"You are really great to work with."
In Colorado, a foreclosure occurs when a borrower has defaulted on a loan that is secured with a Deed of Trust on real property.
The lender demands that their attorney foreclose on the defaulted deed of trust.
The attorney orders a foreclosure certificate from a title company and prepares the paperwork to send to the proper Colorado County Public Trustee.
The Public Trustee receives the Notice of Election and Demand for foreclosure and the accompanying documents. The Public Trustee has ten working days to record the Notice of Election and Demand (NED) for foreclosure. The foreclosure timeline starts when the Public Trustee records the NED in the County Clerk’s office.
For NEDs filed after January 1 2008, the sale date is 110-125 days after the NED filing date (215-230 days for agricultural property). For NEDs filed prior to 2008, the sale date is 45-60 days after the NED filing date and longer for agricultural property.
The homeowner must file a written Notice of Intent to Cure in the Public Trustee’s office no less that 15 days prior to the Sale Date.
If the Notice of Intent to Cure is filed timely, the homeowner has until noon of the day before the sale to bring the payments current by paying the cure amount due to the Public Trustee in Certified Funds. The foreclosure is then withdrawn and the homeowner retains ownership of the property.
Foreclosures can also have their auction postponed (or continued). This decision is made by the foreclosing lender. For NEDs filed prior to 2008, the maximum continuance is 6 months. For those filed 2008 and later, the maximum continuance is 9 months. Of course, bankruptcy can force a much longer continuance.
If the foreclosed property goes to auction, the foreclosing lender issues the opening bid. Third parties are welcome to outbid the lender and must be present at the auction and follow the auction rules as outlined by each county's Public Trustee. The highest bidder (the lender if no third-party bid was made) will be issued a Certificate of Purchase by the Public Trustee.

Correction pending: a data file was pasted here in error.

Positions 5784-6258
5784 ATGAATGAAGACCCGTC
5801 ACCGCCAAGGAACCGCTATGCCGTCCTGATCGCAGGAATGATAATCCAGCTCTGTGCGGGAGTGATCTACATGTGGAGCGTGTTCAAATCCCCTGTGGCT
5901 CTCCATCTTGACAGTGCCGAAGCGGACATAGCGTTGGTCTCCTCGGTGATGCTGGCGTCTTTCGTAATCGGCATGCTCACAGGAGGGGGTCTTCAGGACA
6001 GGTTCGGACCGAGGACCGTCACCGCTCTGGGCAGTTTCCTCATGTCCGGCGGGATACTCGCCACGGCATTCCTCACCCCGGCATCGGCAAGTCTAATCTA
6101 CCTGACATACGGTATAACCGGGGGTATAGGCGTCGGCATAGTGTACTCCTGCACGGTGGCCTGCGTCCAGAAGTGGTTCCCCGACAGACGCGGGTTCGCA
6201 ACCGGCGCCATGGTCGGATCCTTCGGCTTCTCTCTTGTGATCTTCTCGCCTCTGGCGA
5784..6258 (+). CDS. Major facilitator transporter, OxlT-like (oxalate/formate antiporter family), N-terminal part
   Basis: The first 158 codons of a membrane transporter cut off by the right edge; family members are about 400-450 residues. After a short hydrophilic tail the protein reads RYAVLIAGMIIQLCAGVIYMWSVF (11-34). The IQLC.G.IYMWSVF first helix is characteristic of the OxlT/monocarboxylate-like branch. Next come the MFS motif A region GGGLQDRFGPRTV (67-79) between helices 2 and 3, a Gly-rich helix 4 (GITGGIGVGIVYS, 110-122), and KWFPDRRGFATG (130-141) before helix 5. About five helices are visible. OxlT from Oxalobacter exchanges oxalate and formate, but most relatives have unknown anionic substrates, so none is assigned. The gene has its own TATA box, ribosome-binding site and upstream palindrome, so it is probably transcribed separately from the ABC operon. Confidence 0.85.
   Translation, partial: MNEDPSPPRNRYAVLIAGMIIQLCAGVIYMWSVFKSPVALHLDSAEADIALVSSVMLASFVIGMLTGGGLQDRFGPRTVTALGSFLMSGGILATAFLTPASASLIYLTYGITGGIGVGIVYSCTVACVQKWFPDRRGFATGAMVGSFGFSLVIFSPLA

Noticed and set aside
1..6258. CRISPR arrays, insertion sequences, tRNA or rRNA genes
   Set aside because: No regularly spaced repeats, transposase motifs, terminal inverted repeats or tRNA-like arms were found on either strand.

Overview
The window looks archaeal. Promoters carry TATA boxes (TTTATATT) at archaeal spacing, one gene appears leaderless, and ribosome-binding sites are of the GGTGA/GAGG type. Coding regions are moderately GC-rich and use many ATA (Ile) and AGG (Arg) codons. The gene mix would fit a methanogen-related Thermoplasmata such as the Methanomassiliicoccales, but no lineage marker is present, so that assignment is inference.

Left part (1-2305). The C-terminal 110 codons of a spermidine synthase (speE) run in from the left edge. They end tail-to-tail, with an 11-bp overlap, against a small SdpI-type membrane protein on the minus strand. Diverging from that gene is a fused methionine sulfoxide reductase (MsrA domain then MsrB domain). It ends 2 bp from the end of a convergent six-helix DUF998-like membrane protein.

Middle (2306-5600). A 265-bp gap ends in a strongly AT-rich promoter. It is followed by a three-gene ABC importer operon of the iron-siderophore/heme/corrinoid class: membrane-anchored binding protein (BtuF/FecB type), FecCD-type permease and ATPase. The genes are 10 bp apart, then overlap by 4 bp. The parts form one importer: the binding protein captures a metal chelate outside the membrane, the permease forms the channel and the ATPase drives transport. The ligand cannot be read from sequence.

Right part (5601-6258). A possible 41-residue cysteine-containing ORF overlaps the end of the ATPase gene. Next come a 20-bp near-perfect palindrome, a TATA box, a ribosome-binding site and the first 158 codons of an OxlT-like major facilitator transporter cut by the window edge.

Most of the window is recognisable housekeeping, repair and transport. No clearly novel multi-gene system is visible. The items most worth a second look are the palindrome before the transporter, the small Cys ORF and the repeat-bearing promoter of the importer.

For foreclosures filed in 2008 or later, the homeowner has no more interest in the house after the sale. There is no homeowner redemption period. If the NED was filed before 2008, the homeowner normally has 75 days after the sale to redeem the foreclosure (to pay off the Certificate of Purchase amount plus interest and fees). Similar to an Intent to Cure, the homeowner must file an Intent to Redeem at least 15 days prior to the end of the homeowner redemption period. If a homeowner redeems, then the homeowner retains ownership of the property and no Public Trustee’s Deed is issued.
Junior lienors with a recorded interest in the property can file their Notice of Intent to Redeem. Junior lienors who have filed Intents to Redeem have specific time periods to redeem following the sale (2008 and future NEDs) or the end of the owner’s redemption period (Prior to 2008 NEDs).
If no one redeems, the Certificate of Purchase holder can be issued a confirming Public Trustee’s Deed following the expiration of all redemption periods.
The last redeeming junior lienor can be issued a confirming Public Trustee’s Deed following the expiration of all redemption periods.